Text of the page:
void reportProjectStatus() {}
        public void conductInterview() {                //Have to implement this
               System.out.println("I, manager, am conducting an interview");
        }
        public void attendTraining() {                //Have to implement this
               System.out.println("I, manager, am attending training");
        }
    }
    
    class Programmer extends BaseEmployee implements Training {
        String[] programmingLanguages;
        void writeCode() {}
        public void attendTraining() {                //Have to implement this
               System.out.println("I, programmer, am attending training");
        }
    }
    
    

    NB: the method signatures implemented in the class which is implementing an interface must match. Otherwise this a compile error.

    interface Training {
        public void attendTraining(String[] topics);    //By adding String[] topics, I need to change the implementation
    
    class Manager extends BaseEmployee implements Interview, Training {
        int teamSize;
        void reportProjectStatus() {}
        public void conductInterview() {                //Have to implement this
               System.out.println("I, manager, am conducting an interview");
        }
        public void attendTraining(String[] topics) {                //Have to implement this
               System.out.println("I, manager, am attending training");
        }
    }
    
    class Programmer extends BaseEmployee implements Training {
        String[] programmingLanguages;
        void writeCode() {}
        public void attendTraining(String[] topics) {                //Have to implement this
               System.out.println("I, programmer, am attending training");
        }
    }
    

    A class can only inherit from one class. The reason for this, each class could have the same method but a different meaning, so then which of these methods is inherited?

    
    class Example1 {
         public String greeting() {
             return new Sting("Why hello there");
         }
    }
    
    class Example2 {
         public String greeting() {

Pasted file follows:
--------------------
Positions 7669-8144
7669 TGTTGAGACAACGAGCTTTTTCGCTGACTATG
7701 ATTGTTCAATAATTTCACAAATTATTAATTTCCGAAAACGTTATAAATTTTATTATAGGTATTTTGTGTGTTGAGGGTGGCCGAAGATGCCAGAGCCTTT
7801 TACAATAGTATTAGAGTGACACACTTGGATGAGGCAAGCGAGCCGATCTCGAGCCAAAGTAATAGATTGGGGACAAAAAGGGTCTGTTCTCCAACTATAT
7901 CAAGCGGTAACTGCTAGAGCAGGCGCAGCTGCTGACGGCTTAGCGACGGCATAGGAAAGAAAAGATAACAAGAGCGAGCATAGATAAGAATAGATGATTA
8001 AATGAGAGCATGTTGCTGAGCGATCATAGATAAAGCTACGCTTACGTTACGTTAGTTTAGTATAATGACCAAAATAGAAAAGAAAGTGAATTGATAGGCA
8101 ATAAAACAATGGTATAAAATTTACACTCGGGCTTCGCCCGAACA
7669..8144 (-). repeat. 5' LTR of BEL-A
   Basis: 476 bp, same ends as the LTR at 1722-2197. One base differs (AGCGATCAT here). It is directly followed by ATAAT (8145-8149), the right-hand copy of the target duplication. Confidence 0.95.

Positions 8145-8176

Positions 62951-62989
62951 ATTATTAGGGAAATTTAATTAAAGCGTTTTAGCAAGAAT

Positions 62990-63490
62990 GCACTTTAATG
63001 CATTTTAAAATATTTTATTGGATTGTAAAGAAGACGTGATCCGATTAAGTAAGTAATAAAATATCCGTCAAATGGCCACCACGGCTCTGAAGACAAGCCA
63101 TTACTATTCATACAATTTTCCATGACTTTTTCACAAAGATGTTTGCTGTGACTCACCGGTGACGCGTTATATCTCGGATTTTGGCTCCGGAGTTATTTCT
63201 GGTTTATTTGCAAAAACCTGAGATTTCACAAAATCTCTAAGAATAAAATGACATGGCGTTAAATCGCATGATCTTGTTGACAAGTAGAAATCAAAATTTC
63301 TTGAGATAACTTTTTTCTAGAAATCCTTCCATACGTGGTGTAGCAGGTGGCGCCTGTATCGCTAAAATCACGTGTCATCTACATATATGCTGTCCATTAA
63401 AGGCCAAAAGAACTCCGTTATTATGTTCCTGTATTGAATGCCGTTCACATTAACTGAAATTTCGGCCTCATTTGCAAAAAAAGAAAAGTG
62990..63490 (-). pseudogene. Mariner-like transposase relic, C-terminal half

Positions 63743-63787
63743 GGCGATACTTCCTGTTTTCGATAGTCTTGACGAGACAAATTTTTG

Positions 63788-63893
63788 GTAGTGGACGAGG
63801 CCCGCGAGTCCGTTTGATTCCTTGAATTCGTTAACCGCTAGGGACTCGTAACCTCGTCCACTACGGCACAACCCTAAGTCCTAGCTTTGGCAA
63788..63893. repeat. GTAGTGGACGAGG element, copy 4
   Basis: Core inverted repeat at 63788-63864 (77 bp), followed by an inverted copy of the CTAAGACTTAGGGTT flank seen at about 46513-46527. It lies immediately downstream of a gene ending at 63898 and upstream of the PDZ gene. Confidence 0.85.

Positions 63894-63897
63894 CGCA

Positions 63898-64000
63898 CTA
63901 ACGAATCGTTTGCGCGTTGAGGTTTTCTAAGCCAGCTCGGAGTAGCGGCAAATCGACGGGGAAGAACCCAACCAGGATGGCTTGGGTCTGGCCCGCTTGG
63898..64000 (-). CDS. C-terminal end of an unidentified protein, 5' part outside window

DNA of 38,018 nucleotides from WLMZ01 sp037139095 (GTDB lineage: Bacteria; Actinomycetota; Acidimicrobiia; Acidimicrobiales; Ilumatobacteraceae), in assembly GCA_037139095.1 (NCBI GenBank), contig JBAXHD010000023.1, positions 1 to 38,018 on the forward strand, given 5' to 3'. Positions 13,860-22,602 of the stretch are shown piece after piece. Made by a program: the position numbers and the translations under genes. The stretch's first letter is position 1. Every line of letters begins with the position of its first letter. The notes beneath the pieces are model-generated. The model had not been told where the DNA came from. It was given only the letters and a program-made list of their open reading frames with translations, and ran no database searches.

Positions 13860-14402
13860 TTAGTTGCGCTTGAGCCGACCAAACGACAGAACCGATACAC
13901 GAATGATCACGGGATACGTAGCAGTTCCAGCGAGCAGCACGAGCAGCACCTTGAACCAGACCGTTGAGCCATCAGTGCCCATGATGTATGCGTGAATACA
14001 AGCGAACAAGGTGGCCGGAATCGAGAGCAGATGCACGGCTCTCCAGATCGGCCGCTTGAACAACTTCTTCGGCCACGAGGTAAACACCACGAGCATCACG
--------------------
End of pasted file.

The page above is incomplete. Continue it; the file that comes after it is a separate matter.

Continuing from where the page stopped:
return new Sting("How do");
         }
    }
    
    Class Employee extends Example1, Example2 {
          //Which greeting is called?
    }
    
    

    However, a class can implement many interfaces!

    
    interface ExampleInterface1 {
          String greeting();
    }
    
    interface ExampleInterface2 {
          String greeting();
    }
    
    class Employee implements ExampleInterface1, ExampleInterface2 {
         //Even though we are implementing two interfaces, both define the same method - this is fine as we just need to implement this method
    }
    

    Some rules:

  • A class implements a interface, an interface cannot inherit a class
  • An interface can extend / inherit another interface
  • Abstract class can extend a concrete class, and the other way
  • Abstract class can implement interfaces
  • Abstract class can extend another Abstract class
  • Reference and object types
    class Employee {
    	String name;
    	String address;
    	String phoneNumber;
    	float experience;
    }
    
     interface Training {
     	public void attendTraining();
     }
    
    class Programmer extends Employee implements Training {
    	String[] languages;
    	public void attendTraining() {
    		System.out.println("Programmer attending training");
    	}
    }
    
    class ExampleSpace {
    	public static void main(String[] args) {
    		Programmer p = new Programmer();
    		p.languages = new String[] {"Java", "JavaFX"};
    		
    		System.out.println(p.languages[0]);  //Java
    		
    		p.name = "Test";
    		
    		System.out.println(p.name);  //Test
    		
    		p.attendTraining();
    		
    		//All fine and Dandy, I have created a programmer object and I can access everything.
    		
    		Employee e1 = new Programmer(); //Wait what is this?
    		
    		//e1 is refering to an object of class Programmer, as this extends Employee.
    		
    		/*
    		However, this does not mean it can access everything that Programmer has, e.g.
    		
    			e1.languages = new String[] {"Java", "JavaFX"};
    		
    			System.out.println(e1.languages[0]);
    
    		This will not work as these are specific to the class Programmer. This code will not compile.
    		*/
    
    		//This is fine though, as these belong to the class Employee		
    		e1.name = "Test";
    		
    		System.out.println(e1.name);
    
    		/*
    		Employee does not implement an interface, so this will not work